The S Block Elements
1. What are the common physical and chemical features of alkali metals?
2. Discuss the general characteristics and gradation in properties of alkaline earth metals.
3. Why are alkali metals not found in nature?
4. Find the oxidation state of sodium in Na2O2
5. Explain why is sodium less reactive than potassium?
6. Compare the alkali metals and alkaline earth metals with respect to (i) ionization enthalpy (ii) basicity of oxides and (iii) solubility of hydroxides.
7. In what ways lithium shows similarities to magnesium in its chemical behaviour?
8. Explain why alkali and alkaline earth metals cannot be obtained by chemical reduction methods?
9. Why are potassium and cesium, rather than lithium used in photoelectric cells?
10. When an alkali metal dissolves in liquid ammonia the solution can acquire different colours. Explain the reasons for this type of colour change.
11. Beryllium and magnesium do not give colour to flame whereas other alkaline earth metals do so. Why?
12. Discuss the various reactions that occur in the Solvay process.
13. Potassium carbonate cannot be prepared by Solvay process. Why?
14. Why is Li2CO3 decomposed at a lower temperature whereas Na2CO3 at higher temperature?
15. Compare the solubility and thermal stability of the following compounds of the alkali metals with those of the alkaline earth metals. (a) Nitrates (b) Carbonates (c) Sulphates.
16. Starting with sodium chloride how would you proceed to prepare (i) sodium metal (ii) sodium hydroxide (iii) sodium peroxide (iv) sodium carbonate?
17. What happens when (i) magnesium is burnt in air (ii) quick lime is heated with silica (iii) chlorine reacts with slaked lime (iv) calcium nitrate is heated?
18. Describe two important uses of each of the following: (i) caustic soda (ii) sodium carbonate (iii) quicklime.
19. Draw the structure of (i) BeCl2 (vapour) (ii) BeCl2 (solid).
20. The hydroxides and carbonates of sodium and potassium are easily soluble in water while the corresponding salts of magnesium and calcium are sparingly soluble in water. Explain.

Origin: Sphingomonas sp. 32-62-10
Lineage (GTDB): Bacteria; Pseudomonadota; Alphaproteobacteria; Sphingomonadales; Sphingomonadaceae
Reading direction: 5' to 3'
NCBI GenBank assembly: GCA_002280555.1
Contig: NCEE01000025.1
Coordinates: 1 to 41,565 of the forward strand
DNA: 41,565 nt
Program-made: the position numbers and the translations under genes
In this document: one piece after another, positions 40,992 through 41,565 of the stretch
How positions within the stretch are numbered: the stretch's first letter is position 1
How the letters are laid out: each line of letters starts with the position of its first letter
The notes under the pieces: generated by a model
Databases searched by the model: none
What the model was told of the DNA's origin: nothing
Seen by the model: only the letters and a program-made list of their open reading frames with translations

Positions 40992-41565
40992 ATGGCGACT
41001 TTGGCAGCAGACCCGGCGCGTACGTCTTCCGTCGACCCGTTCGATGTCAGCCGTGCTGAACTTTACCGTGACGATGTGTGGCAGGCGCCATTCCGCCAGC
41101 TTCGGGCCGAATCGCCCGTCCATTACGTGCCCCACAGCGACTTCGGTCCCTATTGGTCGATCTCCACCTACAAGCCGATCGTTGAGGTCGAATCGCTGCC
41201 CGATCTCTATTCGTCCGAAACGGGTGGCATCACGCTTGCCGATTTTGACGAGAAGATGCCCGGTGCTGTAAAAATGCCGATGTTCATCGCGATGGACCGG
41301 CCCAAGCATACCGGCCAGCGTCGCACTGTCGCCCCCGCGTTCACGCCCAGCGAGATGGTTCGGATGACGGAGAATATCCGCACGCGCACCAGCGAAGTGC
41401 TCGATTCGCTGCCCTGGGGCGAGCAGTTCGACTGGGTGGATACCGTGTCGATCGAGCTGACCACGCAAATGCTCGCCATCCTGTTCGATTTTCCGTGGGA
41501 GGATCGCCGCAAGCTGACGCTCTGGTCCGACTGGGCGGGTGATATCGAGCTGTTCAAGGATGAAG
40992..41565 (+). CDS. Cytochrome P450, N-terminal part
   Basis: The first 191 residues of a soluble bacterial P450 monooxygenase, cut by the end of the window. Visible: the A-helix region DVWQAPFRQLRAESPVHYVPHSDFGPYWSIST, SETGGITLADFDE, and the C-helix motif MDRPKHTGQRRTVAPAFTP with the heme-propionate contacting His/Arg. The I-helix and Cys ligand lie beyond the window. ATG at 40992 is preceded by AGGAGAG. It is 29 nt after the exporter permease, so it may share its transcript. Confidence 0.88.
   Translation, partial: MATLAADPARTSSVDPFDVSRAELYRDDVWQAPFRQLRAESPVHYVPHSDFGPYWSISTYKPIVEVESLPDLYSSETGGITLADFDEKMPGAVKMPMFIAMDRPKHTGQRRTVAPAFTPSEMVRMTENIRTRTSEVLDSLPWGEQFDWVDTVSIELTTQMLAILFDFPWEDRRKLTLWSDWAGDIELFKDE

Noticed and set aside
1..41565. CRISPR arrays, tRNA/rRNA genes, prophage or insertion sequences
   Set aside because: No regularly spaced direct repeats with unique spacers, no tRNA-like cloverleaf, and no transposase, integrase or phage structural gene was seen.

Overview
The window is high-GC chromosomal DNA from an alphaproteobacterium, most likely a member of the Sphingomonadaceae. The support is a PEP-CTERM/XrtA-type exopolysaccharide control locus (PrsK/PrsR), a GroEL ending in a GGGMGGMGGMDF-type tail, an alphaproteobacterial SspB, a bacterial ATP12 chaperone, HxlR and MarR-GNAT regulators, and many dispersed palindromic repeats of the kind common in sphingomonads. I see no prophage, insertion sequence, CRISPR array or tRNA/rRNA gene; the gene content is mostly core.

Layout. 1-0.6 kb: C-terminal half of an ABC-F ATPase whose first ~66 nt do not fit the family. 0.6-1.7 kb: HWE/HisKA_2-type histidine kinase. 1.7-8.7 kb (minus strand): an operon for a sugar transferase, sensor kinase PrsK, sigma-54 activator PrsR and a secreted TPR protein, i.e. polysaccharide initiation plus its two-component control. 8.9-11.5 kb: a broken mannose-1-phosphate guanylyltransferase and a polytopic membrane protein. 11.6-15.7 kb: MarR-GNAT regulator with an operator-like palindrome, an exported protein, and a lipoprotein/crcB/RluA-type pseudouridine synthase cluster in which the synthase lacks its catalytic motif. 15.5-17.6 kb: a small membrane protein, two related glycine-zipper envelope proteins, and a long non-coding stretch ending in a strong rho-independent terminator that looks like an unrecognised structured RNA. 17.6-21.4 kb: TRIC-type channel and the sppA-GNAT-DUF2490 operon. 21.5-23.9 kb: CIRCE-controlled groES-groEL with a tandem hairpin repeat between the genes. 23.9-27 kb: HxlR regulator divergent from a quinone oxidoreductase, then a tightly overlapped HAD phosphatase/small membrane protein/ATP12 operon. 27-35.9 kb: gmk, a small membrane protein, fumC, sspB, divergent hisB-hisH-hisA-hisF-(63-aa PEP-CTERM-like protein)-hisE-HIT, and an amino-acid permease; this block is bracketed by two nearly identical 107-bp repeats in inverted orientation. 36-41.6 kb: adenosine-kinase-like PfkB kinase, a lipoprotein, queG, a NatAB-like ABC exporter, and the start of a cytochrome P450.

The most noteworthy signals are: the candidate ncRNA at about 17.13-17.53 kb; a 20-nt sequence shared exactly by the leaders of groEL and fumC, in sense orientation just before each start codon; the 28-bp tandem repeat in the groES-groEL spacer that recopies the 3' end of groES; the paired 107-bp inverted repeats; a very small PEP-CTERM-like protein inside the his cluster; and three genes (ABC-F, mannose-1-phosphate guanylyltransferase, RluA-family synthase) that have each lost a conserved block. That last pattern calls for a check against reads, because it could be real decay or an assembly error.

21. Describe the importance of the following:
(iii) plaster of paris.
Importance of plaster of Paris
22. Why are lithium salts commonly hydrated and those of the other alkali metal ions usually anhydrous?
23. Why is LiF almost insoluble in water whereas LiCl soluble not only in water but also in acetone?
24. Explain the significance of sodium, potassium, magnesium and calcium inbiological fluids.
25. What happens when
(i) Sodium metal is dropped in water?
(ii) Sodium metal is heated in free supply of air?
(iii) Sodium peroxide dissolves in water?
26. Comment on each of the following observations:
(a) The mobilities of the alkali metal ions in aqueous solution are Li + < Na + < K + < Rb + < Cs+
(b) Lithium is the only alkali metal to form a nitride directly.
(c) E0 for M2+ (aq) + 2e– → M(s) (where M = Ca, Sr or Ba) is nearly constant.
27. State as to why
(a) a solution of Na2CO3 is alkaline?
(b) alkali metals are prepared by electrolysis of their fused chlorides?
(c) sodium is found to be more useful than potassium?
28. Write balanced equations for reactions between
(a) Na2O2 and water
(b) KO2 and water
(c) Na2O and CO2
29. How would you explain the following observations?
(i) BeO is almost insoluble but BeSO4 in soluble in water
(ii) BaO is soluble but BeSO4 is insoluble in water
(iii) LiI is more soluble than KI in ethanol.
30. Which of the alkali metal is having least melting point?
31. Which one of the following alkali metals gives hydrated salts?
32. Which one of the alkaline earth metal carbonates is thermally the most stable?
(a) MgCO3 (b) CaCO3 (c) SrCO3 (d) BaCO3